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From: Dmitriy V'jukov (dvyukov_at_[hidden])
Date: 2008-05-04 19:31:21

> From: Anthony Williams <anthony <at>>
>>> Thanks for the suggestion. Actually, I've been
>>> intending to change the implementation to use a BitTestAndSet
>>> instruction where it can, so try_lock becomes:
>>> return !bit_test_and_set(&active_count,lock_flag_bit);
>>> But even then, it might be worth adding a simple non-interlocked read
>>> before-hand to check for the flag, and only do the BTS if it's not set.
> I've checked in the BTS-based code, and would be grateful if you could
> have a look.

Ummm... I'm not sure from where I have to check-out latest version...
I've tried this one:
but it seems that it's wrong place...

>> Well, this complicates situation a bit.
>> This version (1):
>> return !bit_test_and_set(&active_count,lock_flag_bit);
>> has very good property that it requests cache-line in modified state
>> instantly.
>> And this version (2):
>> if (! (active_count &lock_flag_bit )
>> return false;
>> return !bit_test_and_set(&active_count,lock_flag_bit);
>> requests cache-line in shared state, and only after that in modified state.
>> If you are targeting at try_lock() success then version (1) is better.
>> If you are targeting at try_lock failure then version (2) is better.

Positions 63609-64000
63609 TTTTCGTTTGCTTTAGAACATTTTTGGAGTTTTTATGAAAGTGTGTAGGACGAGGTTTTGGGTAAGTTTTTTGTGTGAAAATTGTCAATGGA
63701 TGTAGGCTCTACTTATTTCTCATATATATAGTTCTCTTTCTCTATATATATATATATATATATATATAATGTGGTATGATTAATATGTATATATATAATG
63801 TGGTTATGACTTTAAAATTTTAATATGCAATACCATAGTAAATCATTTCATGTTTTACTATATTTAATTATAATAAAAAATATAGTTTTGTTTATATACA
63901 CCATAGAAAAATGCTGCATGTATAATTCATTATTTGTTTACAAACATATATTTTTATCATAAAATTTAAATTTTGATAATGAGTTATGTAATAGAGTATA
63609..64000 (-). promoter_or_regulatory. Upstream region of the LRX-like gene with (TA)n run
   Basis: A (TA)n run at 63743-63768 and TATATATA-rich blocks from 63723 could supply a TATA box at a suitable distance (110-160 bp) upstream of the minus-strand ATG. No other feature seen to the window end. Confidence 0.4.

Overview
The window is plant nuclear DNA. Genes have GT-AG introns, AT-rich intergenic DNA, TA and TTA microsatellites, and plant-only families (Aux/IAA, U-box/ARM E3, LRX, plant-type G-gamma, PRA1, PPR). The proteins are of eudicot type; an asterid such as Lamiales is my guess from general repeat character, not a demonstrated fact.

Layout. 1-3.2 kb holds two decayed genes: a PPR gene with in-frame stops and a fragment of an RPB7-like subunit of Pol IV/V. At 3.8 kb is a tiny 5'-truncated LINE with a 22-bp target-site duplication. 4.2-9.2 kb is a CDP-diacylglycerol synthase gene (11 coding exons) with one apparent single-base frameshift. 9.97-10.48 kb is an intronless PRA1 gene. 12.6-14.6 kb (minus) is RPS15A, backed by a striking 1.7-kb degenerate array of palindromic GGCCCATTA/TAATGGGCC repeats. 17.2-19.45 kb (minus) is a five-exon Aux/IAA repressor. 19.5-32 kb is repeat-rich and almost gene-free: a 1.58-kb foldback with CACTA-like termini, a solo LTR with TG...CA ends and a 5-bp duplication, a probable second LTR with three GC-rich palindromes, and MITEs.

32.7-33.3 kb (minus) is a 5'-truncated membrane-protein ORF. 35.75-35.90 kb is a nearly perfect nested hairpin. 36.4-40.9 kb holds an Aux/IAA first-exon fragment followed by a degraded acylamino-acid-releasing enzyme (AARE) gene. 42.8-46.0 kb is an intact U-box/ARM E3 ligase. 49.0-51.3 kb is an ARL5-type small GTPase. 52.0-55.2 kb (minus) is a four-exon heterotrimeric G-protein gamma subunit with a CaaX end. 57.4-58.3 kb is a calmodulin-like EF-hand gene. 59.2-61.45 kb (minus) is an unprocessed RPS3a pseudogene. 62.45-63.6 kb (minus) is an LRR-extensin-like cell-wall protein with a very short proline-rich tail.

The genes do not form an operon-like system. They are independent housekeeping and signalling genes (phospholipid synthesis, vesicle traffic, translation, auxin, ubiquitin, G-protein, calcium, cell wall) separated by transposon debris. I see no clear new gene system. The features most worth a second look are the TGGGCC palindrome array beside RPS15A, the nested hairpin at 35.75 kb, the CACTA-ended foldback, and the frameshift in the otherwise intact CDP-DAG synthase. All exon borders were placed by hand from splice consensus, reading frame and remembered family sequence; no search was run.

>> It's reasonable to target to success because it's "uncontented case".
>> But it's also reasonable to make failed try_lock() as lightweight as
>> possible... I'm not sure which version is better at the end...
>> I've seen 3x scalability degradation under high-load on quad-core
>> between following versions:
>> 1:
>> return 0 == XCHG(&var, 1); // request cache-line in modified state
>> 2:
>> int local = var; // request cache-line in shared state
>> return local == CAS(&var, local, local+1); // request cache-line in
>> modified state
>> My understanding is that reason for scalability degradation is exactly
>> cache coherence traffic.
> Yes: two accesses implies up to two cache-line transfers. If another
> CPU/core modified the value in between, the cache-line has to bounce
> to the other CPU and back.
> Have you got access to a quad-core or true multiprocessor machine for testing?

Yes, I episodically have access to quad-core Q6600 machine at home :)
It acts actually more like 2-core 2-processor machine because of
shared L2$. It makes situation even more interesting!

Dmitriy V'jukov

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